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Why is Erdogan rushing into a referendum now?

While Turkey's economic and security vulnerabilities increase, Erdogan has run out of enemies to rally his base against for the April referendum.
A supporter of the ruling AK Party holds a scarf that reads: "We are grandchildren of Ottoman. Recep Tayyip Erdogan." during a campaign meeting for the April 16 constitutional referendum, in Ankara, Turkey, February 25, 2017. REUTERS/Umit Bektas - RTS108WG
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The public seems quiet in Turkey. One may think this silence means everyone is happy, as government statistics claim. On the other hand, one might suspect that in the current system where protests are banned, dissent is promptly punished and courts are compromised, there are almost no venues to air public grievances. Perhaps the public silence indicates a deep resentment and fear, rather than happiness with government services.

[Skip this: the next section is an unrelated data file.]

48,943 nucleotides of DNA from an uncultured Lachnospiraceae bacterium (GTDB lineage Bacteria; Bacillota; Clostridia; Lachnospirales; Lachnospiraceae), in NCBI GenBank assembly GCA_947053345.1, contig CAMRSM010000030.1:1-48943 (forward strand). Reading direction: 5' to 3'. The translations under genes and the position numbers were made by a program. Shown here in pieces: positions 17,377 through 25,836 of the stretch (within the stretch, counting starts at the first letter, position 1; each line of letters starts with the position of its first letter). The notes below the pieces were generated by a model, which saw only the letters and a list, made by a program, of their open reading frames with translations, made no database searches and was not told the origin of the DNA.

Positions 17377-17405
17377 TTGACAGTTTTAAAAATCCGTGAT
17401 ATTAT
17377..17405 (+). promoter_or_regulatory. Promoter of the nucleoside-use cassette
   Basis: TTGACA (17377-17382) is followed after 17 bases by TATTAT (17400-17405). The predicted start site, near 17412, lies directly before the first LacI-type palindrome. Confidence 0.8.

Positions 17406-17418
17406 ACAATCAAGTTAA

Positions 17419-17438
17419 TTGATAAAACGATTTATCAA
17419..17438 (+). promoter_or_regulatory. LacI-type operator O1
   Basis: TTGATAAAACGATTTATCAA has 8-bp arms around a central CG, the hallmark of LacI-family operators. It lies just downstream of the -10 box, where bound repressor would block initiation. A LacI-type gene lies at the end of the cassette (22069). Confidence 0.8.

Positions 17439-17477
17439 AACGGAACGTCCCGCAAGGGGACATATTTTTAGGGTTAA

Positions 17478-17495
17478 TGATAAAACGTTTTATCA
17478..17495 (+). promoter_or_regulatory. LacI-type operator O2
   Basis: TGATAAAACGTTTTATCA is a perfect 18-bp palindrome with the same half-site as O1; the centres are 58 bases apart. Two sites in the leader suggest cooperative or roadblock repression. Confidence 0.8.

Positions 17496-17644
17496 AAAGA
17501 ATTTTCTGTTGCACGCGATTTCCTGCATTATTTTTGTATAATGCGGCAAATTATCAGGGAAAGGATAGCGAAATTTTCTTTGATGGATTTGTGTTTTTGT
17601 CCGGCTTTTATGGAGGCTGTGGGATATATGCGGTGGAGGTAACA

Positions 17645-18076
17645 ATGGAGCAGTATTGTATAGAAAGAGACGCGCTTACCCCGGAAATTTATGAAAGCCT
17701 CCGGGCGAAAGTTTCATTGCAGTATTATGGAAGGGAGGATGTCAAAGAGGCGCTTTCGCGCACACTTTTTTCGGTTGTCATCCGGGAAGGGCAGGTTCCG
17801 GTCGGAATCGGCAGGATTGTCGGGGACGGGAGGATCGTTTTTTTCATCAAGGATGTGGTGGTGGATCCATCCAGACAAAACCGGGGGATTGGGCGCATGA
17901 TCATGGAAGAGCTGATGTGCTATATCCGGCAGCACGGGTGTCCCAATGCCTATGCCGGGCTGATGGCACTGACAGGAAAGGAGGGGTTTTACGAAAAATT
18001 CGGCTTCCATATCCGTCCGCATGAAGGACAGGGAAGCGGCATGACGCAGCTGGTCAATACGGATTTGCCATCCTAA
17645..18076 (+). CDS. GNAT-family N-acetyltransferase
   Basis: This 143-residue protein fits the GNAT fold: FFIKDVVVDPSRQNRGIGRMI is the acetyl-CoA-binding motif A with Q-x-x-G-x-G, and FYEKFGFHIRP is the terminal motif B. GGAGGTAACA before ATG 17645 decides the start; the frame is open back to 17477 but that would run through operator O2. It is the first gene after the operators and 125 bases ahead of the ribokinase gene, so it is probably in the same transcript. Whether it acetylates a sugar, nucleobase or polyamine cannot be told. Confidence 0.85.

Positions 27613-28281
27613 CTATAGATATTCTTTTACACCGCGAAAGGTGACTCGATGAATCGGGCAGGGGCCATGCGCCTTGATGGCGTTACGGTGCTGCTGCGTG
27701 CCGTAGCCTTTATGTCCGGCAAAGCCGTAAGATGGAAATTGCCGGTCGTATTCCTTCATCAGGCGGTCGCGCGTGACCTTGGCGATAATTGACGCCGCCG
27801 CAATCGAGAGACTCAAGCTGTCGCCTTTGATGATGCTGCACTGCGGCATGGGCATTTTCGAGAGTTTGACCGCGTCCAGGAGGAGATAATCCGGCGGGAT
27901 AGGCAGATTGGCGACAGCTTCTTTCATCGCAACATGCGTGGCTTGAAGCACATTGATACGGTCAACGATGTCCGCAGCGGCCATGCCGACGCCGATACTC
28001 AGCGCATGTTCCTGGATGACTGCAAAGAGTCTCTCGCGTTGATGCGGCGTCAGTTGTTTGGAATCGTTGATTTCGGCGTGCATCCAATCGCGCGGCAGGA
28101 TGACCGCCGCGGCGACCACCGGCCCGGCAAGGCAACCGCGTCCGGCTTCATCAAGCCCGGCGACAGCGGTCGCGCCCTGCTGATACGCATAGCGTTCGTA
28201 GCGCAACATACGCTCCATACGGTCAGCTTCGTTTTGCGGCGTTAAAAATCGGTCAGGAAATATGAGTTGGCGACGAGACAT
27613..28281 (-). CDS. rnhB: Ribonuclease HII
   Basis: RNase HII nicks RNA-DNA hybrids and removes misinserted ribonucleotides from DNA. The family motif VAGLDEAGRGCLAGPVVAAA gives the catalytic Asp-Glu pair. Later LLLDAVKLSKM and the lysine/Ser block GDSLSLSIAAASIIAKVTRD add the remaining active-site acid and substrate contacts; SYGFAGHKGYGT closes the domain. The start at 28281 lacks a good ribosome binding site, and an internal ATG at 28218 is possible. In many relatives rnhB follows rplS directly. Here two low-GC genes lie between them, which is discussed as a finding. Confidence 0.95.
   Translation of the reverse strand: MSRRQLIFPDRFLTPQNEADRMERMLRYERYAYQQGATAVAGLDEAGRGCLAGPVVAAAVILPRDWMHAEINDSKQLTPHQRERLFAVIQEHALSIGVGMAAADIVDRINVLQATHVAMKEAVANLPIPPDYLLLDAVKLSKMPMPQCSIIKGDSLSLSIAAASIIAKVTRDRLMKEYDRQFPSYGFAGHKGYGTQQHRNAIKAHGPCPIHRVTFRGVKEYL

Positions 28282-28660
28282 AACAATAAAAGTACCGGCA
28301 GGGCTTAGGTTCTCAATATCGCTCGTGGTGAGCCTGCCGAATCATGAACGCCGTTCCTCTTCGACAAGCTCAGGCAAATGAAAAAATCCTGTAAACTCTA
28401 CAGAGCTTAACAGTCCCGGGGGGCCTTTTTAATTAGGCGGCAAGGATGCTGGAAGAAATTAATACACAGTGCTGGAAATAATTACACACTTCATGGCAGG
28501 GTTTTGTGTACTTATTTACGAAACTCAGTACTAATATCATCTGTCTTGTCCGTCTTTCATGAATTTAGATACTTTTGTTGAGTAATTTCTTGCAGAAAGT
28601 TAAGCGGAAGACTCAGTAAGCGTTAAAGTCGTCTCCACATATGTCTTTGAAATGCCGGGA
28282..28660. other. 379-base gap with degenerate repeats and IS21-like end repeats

In the past couple of years, Turkish President Recep Tayyip Erdogan has often repeated the phrase, “We have been cheated,” as a way of escaping responsibility. Does his lack of accountability signal an approaching legitimacy crisis in Turkey?

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